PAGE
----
Columbia University Wins Latest Round in Case Against Small Self Storage Firm

Posted on Jun 29 2010 - 1:29pm by Holly Robinson

Nicholas Sprayregan began his fight to save Tuck-It-Away Self Storage from annexation by New York’s Columbia University in 2004, but the battle may now be drawing to a close. Last week Columbia received a green light from New York’s highest court to go ahead with its eminent domain expansion, taking over private properties in a Harlem neighborhood that the government has designated as a blight on the city. Columbia’s team of lawyers had argued that because the West Harlem neighborhood was considered blighted, ruling in the university’s favor would mean upholding the precedent set in 2009, when the court approved the use of eminent domain in Brooklyn. In that case, attorneys argued that the rights of property owners did not outweigh the community’s right to improve the neighborhood by building the $4.9 billion Atlantic Yards project.

Columbia originally tried to buy four self storage properties from Sprayregan, who refused. Then the university tried to use the power of eminent domain, through which a public institution can force a private property owner to sell property so that the space occupied by the property can be used for the good of the public. Columbia wants to use the property to expand the university campus. Sprayregan filed suit against the university, lost his case in November 2009 in New York’s Court of Appeals, and then won his case in the Appellate Division of the State Supreme Court in Manhattan. At the time, though, many New York lawyers predicted that Sprayregan’s victory would be overturned — and now it has been. New York’s highest court overturned that ruling, deciding unanimously that Columbia’s project does qualify as an annexation under the power of eminent domain, according to state law.

The Tuck-It-Away Self Storage sites, which are near the Hudson River, have been earmarked by Columbia to be torn down so that the university can build 16 new buildings for science, business, and the arts.

While he was not surprised, New York lawyer Michael Rikon, who specializes in condemnation law, commented in last Thursday’s New York Times that “It is virtually impossible to stop a condemnation in New York because of the court’s deference to agencies’ determination…..Even though the courts say they won’t be a rubber stamp, that’s exactly what they’ve become.”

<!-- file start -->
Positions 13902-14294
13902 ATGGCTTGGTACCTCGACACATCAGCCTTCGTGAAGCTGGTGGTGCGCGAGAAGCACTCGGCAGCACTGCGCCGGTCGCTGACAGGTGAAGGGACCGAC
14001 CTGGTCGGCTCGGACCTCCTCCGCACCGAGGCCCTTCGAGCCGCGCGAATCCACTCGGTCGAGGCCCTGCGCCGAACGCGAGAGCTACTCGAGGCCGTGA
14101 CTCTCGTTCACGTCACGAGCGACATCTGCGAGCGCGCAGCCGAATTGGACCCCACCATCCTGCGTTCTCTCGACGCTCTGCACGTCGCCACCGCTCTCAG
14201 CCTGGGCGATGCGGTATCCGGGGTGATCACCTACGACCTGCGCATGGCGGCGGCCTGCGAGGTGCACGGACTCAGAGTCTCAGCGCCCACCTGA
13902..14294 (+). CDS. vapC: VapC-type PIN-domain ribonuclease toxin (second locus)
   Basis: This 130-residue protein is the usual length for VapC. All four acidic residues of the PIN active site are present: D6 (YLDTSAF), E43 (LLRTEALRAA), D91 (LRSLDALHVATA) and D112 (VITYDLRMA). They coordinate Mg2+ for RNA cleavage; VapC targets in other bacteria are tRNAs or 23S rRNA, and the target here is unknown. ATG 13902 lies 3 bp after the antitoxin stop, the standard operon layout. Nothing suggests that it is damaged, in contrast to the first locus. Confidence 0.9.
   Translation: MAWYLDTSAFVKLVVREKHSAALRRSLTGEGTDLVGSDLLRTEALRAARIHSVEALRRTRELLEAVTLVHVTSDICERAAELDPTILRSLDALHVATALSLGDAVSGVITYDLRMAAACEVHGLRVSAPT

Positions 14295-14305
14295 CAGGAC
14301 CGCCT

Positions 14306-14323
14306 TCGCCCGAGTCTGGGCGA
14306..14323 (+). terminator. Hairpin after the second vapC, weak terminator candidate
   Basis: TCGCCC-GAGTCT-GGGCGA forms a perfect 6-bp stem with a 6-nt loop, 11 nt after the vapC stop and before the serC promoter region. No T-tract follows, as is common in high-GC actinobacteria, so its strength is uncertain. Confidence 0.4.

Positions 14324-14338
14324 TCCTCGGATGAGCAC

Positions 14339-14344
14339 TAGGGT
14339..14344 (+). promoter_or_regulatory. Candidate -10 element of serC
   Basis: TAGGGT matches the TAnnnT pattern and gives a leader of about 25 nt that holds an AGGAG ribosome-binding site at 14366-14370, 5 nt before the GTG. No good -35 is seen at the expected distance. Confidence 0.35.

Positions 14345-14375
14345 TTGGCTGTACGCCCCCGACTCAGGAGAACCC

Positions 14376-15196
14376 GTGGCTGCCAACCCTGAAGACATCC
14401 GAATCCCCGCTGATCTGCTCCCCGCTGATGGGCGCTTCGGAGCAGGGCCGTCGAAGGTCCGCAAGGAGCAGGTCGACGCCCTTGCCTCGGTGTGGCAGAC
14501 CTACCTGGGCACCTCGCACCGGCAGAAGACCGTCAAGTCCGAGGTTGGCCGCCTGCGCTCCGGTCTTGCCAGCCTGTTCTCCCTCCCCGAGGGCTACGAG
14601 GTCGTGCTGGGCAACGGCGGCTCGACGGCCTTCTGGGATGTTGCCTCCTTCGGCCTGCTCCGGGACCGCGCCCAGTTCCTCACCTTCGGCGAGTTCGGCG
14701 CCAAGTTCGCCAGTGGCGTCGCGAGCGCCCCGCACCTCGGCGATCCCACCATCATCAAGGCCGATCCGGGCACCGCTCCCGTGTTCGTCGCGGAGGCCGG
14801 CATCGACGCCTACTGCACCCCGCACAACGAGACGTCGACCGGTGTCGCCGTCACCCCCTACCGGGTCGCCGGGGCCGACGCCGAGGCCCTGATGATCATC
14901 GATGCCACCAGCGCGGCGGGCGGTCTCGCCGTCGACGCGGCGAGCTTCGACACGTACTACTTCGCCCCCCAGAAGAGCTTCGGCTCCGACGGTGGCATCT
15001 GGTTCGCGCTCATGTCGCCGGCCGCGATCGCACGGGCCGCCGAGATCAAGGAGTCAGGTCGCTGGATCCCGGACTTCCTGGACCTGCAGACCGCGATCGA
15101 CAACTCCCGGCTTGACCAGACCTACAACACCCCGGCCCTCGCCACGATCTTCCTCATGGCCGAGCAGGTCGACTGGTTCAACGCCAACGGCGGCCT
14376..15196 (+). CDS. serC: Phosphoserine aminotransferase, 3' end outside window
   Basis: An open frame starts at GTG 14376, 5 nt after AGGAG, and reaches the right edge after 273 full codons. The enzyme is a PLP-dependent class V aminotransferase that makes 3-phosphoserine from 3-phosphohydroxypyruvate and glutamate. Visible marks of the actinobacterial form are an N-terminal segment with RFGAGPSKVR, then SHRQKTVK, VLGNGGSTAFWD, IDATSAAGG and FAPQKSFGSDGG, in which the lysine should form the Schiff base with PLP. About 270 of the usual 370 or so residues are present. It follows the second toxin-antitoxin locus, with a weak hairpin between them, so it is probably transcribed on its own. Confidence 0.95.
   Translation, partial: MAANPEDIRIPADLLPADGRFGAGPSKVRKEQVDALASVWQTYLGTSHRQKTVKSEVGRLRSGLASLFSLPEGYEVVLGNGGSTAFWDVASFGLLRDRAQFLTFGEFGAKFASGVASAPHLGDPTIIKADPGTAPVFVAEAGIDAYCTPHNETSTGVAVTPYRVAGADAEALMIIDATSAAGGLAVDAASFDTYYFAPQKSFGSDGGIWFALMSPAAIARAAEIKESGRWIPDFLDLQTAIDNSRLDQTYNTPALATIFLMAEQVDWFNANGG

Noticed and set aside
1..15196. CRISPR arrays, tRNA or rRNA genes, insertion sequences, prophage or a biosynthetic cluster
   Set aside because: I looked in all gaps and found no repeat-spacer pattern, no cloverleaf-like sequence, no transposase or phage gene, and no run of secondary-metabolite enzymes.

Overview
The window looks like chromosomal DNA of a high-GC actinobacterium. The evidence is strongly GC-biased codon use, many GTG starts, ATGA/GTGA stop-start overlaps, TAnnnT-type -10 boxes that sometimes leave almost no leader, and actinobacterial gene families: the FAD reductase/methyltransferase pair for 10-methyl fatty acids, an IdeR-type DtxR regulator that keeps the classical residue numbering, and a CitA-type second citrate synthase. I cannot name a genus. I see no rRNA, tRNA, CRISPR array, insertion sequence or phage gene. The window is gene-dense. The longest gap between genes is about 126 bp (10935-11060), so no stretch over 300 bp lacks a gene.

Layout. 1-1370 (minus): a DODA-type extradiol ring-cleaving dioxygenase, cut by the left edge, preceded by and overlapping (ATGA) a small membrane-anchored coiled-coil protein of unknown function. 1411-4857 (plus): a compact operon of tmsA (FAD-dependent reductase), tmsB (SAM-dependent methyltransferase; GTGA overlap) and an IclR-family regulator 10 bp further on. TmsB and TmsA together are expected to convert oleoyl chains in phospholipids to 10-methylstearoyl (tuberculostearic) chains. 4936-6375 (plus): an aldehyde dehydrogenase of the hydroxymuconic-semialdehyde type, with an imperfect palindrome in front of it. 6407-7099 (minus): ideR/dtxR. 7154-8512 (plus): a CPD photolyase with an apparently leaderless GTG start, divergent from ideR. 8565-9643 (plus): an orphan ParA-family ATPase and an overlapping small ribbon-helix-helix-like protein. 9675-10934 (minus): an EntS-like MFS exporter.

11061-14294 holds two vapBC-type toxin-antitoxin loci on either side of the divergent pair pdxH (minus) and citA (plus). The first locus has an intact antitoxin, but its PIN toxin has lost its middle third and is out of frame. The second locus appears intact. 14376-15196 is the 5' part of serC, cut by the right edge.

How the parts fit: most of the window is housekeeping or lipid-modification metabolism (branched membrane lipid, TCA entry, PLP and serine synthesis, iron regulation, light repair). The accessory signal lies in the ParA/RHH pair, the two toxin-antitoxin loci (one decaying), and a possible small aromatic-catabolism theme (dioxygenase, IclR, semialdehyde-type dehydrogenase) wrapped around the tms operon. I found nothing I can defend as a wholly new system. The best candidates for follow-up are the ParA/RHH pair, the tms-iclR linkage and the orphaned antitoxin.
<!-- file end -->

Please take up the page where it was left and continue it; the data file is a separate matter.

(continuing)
Tuck-It-Away’s owner, Nicholas Sprayregan, said in the same article that he would not give up his fight yet. “If not overturned, the ruling now will allow any private school to be the beneficiary of eminent domain to take their neighbor’s property,” Sprayregan explained. “Further, it telegraphs to every large developer that they merely need to purchase a majority of land in an area and then intentionally allow their property to worsen in physical condition, which could then trigger a blight designation which would allow them to forcibly take adjacent property.” The court’s decision last week was based in part on Columbia’s argument that it would be renewing a part of the city which had become blighted.

In another statement, this one emailed to Bloomberg Businessweek and printed last Thursday, Sprayregan commented that “It is truly a sad day for anyone who cares about the sanctity of private property rights.” He said he was considering taking the case even further, to the United States Supreme Court.

Sources used:

Bagli, Charles. “Court upholds Columbia campus expansion plan.” The New York Times. June 23, 2010.

Freifeld, Karen. “Columbia expansion backed by New York’s top court.” Bloomberg Businessweek. June 24, 2010.

Hsiu, Winnie. “Tuck-It-Away Self Storage continues fight against Columbia University.” Self Storage Industry News Home. Jan. 20, 2010.

Marks, Clifford. “New York Court of Appeals backs eminent domain use in Columbia expansion.” Wall Street Journal blog. June 24, 2010.

Stashenko, Joel. “State’s use of eminent domain for Columbia project affirmed.” New York Law Journal. June 25, 2010.

Tuck-It-Away Self Storage.

Columbia University Wins Latest Round in Case Against Small Self Storage Firm

About Holly Robinson

Holly Robinson (no, not Holly Robinson-Peete - the Autism advocate/actress/model/athlete's wife) works as a "staging expert" for a national real estate company, who has recently moved from a fast-paced metropolitan area to a slower-paced suburbia. In her spare time she keeps an online journal of the differences in these two worlds, and how she manages to keep a toe hold in each. Her topics often include "what you can live without" and "life's must-haves," - life simplification without sacrifice - which she has learned through her profession.
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